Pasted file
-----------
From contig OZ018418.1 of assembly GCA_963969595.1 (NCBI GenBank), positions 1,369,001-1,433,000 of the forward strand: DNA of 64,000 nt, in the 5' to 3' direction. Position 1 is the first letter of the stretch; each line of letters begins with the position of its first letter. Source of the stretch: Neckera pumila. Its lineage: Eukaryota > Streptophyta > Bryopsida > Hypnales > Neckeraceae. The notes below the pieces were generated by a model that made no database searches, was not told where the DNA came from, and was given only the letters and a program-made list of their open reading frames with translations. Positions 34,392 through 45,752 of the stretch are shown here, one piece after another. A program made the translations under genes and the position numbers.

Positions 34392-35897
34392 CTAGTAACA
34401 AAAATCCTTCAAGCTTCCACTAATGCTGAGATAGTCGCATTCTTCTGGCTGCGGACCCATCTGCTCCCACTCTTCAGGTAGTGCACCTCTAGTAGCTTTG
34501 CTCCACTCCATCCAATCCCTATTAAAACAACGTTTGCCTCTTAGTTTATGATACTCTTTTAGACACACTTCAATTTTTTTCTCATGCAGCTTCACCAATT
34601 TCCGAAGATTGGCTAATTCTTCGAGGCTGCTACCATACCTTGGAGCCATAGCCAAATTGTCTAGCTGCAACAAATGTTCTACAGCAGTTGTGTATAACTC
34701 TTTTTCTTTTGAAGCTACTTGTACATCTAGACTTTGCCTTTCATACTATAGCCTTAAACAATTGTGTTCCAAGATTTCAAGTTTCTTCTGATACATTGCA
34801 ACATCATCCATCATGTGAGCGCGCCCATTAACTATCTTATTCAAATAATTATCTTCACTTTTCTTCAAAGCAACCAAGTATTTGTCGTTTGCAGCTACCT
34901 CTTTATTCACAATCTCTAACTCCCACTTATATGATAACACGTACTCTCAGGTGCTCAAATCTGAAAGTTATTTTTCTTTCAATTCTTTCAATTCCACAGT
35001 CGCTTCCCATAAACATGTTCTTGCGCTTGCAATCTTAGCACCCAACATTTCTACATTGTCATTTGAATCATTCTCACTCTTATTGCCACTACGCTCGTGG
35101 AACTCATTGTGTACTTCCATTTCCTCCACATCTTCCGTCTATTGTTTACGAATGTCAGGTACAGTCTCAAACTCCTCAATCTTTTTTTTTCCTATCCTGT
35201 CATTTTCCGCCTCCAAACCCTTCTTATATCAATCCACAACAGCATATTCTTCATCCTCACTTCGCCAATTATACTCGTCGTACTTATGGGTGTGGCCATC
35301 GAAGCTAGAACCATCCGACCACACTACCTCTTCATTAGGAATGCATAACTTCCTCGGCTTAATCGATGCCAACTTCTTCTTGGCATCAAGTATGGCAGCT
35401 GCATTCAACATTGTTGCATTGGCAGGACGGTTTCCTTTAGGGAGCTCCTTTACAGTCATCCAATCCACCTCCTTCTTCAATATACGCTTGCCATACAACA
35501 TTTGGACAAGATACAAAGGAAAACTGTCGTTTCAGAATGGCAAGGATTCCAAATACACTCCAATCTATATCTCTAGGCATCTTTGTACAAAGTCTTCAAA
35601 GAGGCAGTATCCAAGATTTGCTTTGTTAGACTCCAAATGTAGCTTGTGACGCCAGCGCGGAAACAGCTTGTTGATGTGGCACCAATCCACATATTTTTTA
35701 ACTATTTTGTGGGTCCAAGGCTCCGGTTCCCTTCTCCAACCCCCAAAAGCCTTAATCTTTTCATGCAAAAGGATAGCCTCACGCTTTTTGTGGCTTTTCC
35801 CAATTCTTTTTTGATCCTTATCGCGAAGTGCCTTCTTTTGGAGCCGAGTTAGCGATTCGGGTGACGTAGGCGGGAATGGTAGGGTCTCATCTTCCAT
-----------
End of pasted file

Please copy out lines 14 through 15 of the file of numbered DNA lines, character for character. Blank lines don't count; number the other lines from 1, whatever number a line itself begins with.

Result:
35401 GCATTCAACATTGTTGCATTGGCAGGACGGTTTCCTTTAGGGAGCTCCTTTACAGTCATCCAATCCACCTCCTTCTTCAATATACGCTTGCCATACAACA
35501 TTTGGACAAGATACAAAGGAAAACTGTCGTTTCAGAATGGCAAGGATTCCAAATACACTCCAATCTATATCTCTAGGCATCTTTGTACAAAGTCTTCAAA